I also see the point on the ammo. Thanks for the input.

    The other gun that I've had my eye on has been the Springfield XD-M in .40 S&W. Any opinions on this gun?
  12. varoadking

    varoadking Member

    Jun 22, 2003
    Get a Glock 22 then. You will be much happier in the long run...

    BTW, .40S&W costs the same as .357SiG these days. A Glock 17 (9mm) would be a better choice given that fact.

  13. BlindJustice

    BlindJustice Member

    Jul 26, 2007
    Pullman, WA
    Brush up on your english....

    It's A Handgun

    I hear some people buy .357 Sig and within two
    weeks buy a .40 S&W barrel.

    I'm sure you've already got a bunch of advice
    about Training, and .22 LR to learn on grasshopper,
    it's a martial art of deadly consequence.

    Still fun, though, welcome.

  14. basicblur

    basicblur Member

    Apr 2, 2003
    As an owner of a P229R in 357 SIG, I’d say start off with something else.
    I got the 357 SIG as a bit of a lark-had plenty of 40 S&W and figured if getting a SIG, why not get it in the 357 SIG just for something a little different, maybe a little more penetration (it’s one of my main winter CCW), and since SIG invented the cartridge…?
    Not a thing wrong with the gun (one of my favorites), but for a newbie I’d start with something else.

    As others have stated, maybe a good (used?) .22 to start and learn the basics. This will give you somewhat of a starting point to learn what you do/don’t like although it’ll probably be a while before you narrow down your wants/need a bit.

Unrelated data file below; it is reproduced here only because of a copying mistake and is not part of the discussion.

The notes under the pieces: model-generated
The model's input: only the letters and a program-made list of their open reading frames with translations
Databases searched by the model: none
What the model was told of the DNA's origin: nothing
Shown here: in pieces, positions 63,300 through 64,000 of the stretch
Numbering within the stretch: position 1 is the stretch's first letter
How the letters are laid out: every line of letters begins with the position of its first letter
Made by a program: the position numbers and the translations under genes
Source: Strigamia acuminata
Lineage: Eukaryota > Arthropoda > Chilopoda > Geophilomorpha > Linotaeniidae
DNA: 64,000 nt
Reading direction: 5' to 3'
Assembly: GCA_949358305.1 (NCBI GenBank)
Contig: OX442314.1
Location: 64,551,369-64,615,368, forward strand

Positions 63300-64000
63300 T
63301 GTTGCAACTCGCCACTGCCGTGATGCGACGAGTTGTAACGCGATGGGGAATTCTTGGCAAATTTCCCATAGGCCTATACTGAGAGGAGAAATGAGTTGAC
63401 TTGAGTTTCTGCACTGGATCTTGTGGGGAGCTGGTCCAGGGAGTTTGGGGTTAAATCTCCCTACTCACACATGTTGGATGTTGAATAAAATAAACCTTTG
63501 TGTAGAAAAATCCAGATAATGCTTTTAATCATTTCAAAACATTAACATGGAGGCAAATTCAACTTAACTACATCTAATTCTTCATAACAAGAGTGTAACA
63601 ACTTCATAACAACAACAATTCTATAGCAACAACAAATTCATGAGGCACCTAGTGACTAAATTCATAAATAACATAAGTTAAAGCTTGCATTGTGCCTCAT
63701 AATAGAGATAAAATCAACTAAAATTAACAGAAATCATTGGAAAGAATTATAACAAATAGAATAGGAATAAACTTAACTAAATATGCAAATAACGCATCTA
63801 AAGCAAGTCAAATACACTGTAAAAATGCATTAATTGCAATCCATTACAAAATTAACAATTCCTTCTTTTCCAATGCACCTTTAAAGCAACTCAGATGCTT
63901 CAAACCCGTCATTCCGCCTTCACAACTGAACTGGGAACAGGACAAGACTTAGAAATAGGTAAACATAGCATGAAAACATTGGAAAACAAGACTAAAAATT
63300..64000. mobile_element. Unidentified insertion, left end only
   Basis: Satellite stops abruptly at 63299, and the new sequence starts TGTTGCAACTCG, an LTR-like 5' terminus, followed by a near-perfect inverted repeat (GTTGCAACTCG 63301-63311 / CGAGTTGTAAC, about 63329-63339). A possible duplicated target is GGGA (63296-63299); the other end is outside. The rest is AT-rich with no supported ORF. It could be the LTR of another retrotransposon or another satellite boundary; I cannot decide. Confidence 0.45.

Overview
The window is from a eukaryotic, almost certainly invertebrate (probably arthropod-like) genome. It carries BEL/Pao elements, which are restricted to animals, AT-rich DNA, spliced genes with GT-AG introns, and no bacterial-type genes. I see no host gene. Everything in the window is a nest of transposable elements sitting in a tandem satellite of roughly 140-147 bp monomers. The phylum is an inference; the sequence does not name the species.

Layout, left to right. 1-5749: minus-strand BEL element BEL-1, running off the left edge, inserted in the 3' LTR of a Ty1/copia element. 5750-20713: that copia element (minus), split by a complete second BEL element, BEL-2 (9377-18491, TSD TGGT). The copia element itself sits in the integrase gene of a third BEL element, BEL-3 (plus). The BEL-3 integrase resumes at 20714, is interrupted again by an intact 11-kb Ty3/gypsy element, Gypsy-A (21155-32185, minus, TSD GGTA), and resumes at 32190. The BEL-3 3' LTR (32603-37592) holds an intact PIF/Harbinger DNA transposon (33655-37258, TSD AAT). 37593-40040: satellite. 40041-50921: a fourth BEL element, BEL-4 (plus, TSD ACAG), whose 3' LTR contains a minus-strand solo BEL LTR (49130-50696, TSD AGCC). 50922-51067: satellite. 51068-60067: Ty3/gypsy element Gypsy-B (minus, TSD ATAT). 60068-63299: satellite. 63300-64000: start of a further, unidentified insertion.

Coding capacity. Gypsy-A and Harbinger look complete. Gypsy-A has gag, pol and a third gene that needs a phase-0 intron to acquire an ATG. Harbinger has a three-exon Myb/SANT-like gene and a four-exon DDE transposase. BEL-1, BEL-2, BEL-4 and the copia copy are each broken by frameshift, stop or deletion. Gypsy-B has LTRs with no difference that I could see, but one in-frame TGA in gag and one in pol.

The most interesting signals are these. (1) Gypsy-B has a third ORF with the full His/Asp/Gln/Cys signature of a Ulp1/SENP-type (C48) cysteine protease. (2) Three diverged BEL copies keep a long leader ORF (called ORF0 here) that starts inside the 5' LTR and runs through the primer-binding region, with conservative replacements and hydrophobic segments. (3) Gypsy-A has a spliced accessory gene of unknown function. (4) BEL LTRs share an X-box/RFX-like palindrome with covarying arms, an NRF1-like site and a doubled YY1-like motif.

They get a bad rap (early models?), but I’ve always liked the idea of the Walther P22 (got one) and SIG Mosquito (plan to get one). I like a .22 that functions/handles more like what you’ll probably end up with for self-defense (I know there are a few other brands out there).

    After you’re ready to graduate from your .22 (or you may want to keep it), you should be able to go to the most popular calibers with little/no problem, although with modern ammo ain’t nothing wrong with a 9mm, and the ammo is much cheaper.

    You say you may go for CC in the future-if so, why not an XDSC?
    My main CCW is an XDSC40, but if I was doing it again I might go with the 9mm instead. It’s a surprisingly accurate gun, but you do get a little more muzzle flip than I’d like. I’d think you could stay on target a bit more with the 9mm.

    You are familiar with the whole 40 snap/45 push discussions, aren’t you?
    If you don’t go with a 9mm, you might consider a 45 for push vs. snap recoil?

    BTW…most of the time when building my collection, I compared rounds held vs. caliber. If the same gun held 10 rounds of 9mm vs. 10 rounds of 45, I’m going with the 45. On the other hand, if it held 17 rounds of 9mm vs. 10 rounds of 45, I’d probably lean towards the 9mm.

    Yeah…I know you’re going to hear the spray and pray naysayers that want to ridicule your choice if it’s based on magazine capacity, but I have no plans to “spray”-I’d just like the opportunity to put 17 rounds on target instead of 10 without reloading if the situation required!

    Oh yeah...forgot to mention...if it was me, I'd avoid a Glock for a first gun since there seem to be an unusual number of AD/ND with 'em, and I think some of it has to do with it's design. You might be better off with a manual safety or a grip safety in addition to nothing but the trigger safety as on the Glock.
    And for heaven's sake...don't let your buddies talk you into getting a trigger job for a SD weapon!